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Re: [PATCH 2/2] hvmloader: do not include system headers for type declarations [and 1 more messages]

On 24.02.2021 15:33, Ian Jackson wrote:
> Andrew Cooper writes ("Re: [PATCH 2/2] hvmloader: do not include system 
> headers for type declarations"):
>> At what point do we just declare Alpine broken?  These are all
>> freestanding headers, an explicitly available for use, in the way we use
>> them.
> There is IMO nothing wrong with Alpine here.  Alpine amd64 simply does
> not support compilation of 32-bit x86 userland binaries.
> But that's OK for us.  Xen doe not require the execution of any 32-bit
> userland binaries.  hvmloader is not a userland binary.
> As Roger said on irc
> 13:35 <royger> but requiring a compiler that supports generating
>                i386 code doens't imply that we also have a libc for it?
>> There are substantial portability costs for making changes like this,
>> which takes us from standards compliant C to GCC-isms-only.
> Since we are defining our out standalone environment for hvmloader, we
> are in the position of the C *implementor*.  Compilers have features
> (like __builtin_va*) that are helpful for implementing standard C
> features like stdarg.h and indeed stdint.h.
> Or to put it another way, GCC does not, by itself, provide (in
> Standard C terms) a "freestanding implementation".  Arguably GCC ought
> to provide stdint.h et al but in practice it doing so causes more
> trouble as it gets in the way of the implentors of hosted
> implementations.

But gcc _does_ provide a stdint.h.

> Jan Beulich writes ("Re: [PATCH 2/2] hvmloader: do not include system headers 
> for type declarations"):
>> On 24.02.2021 12:07, Ian Jackson wrote:
>>> This code is only ever going to be for 32-bit x86, so I think the way
>>> Roger did it is fine.
>> It is technically correct at this point in time, from all we can
>> tell. I can't see any reason though why a compiler might not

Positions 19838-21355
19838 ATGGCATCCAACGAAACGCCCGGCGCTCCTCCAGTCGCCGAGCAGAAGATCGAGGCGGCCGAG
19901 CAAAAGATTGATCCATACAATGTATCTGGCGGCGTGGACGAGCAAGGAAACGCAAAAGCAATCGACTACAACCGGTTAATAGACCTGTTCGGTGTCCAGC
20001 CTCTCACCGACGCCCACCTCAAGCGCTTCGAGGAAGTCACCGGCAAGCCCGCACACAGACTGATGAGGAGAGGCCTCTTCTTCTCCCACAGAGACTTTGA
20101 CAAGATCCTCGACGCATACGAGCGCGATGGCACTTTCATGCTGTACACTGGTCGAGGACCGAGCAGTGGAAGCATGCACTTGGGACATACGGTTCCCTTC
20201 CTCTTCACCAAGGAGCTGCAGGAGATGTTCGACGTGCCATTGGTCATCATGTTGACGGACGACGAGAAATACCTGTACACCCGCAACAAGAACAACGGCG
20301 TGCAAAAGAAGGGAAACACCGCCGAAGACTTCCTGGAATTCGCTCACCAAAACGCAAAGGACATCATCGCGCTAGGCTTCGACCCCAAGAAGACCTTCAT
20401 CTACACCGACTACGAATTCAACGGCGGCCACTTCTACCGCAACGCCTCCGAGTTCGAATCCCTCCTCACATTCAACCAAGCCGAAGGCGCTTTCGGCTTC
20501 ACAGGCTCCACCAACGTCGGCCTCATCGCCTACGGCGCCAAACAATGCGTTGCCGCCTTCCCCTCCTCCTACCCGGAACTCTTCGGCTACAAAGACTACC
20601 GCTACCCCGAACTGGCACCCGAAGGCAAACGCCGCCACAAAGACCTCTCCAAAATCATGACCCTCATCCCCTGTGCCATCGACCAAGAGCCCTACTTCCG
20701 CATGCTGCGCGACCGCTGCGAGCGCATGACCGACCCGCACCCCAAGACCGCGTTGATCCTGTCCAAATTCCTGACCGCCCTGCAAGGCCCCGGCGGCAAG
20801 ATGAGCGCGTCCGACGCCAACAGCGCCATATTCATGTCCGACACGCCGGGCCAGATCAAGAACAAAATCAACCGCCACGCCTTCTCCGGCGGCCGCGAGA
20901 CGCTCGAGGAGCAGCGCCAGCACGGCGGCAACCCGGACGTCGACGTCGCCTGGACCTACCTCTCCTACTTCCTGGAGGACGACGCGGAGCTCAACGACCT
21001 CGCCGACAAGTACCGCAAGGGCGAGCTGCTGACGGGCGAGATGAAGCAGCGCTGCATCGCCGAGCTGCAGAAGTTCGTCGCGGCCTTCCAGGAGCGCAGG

>> support wider int or, in particular, long long.
> Our requirement for hvmloader is that we have an ILP32 LL64 compiler
> which generates 32-bit x86 machine code.  That is what "gcc -m32"
> means.

I'm not sure about the last statement; I'm pretty sure we don't
check that we have such a compiler (in tools/configure).

>  Whether future compiler(s) might exist which can provide ILP32
> LLP64 (and what type uint64_t is on such a compiler) is not relevant.
>>> Doing it the other way, to cope with this file being used with
>>> compiler settings where the above set of types is wrong, would also
>>> imply more complex definitions of INT32_MIN et al.
>> Well, that's only as far as the use of number suffixes goes. The
>> values used won't change, as these constants describe fixed width
>> types.
> So the definitions would need to contain casts.

Which they can't, as that would make them unusable in preprocessor

>>>> Like the hypervisor, we should prefer using __SIZE_TYPE__
>>>> when available.
>>> I disagree.
>> May I ask why? There is a reason providing of these types did get
>> added to (at least) gcc.
> __SIZE_TYPE__ is provided by the compiler to the libc implementor.  It
> is one of those facilities like __builtin_va*.  The bulk of the code
> in hvmloader should not use this kind of thing.  It should use plain
> size_t.
> As for the new header in hvmloader, it does not matter whether it uses
> __SIZE_TYPE__ or some other type which is known to be 32-bit, since
> this code is definitely only ever for 32-bit x86.

>From a compiler perspective, "32-bit" and "x86" needs further pairing
with an OS, as it's the OS which defines the ABI. This is why further
up I did say "It is technically correct at this point in time, from
all we can tell" - we imply that all OSes we want to be able to build
on provide a suitable ABI, so we can use their compilers.

>> One argument against this would be above mentioned independence
>> on any ABI the compiler would be built for, but I'd buy that only
>> if above we indeed used __attribute__((__mode__())), as that's
>> the only way to achieve such independence.
> We don't want or need to support building hvmloader with a differnet
> ABI.
>>>> Nit: Perhaps better omit the unnecessary inner parentheses?
>>> We should definitely keep the inner parentheses.  I don't want to
>>> start carefully reasoning about precisely which inner parentheses are
>>> necesary for macro argument parsing correctness.
>> Can you give me an example of when the inner parentheses would be
>> needed? I don't think they're needed no matter whether (taking the
>> example here) __builtin_va_...() were functions or macros. They
>> would of course be needed if the identifiers were part of
>> expressions beyond the mere function invocation.
> You mention the situation where the parentheses would be needed
> yourself.

Okay, if that would have been your example, then since there are
no further expressions involved here you agree parentheses aren't
needed here?




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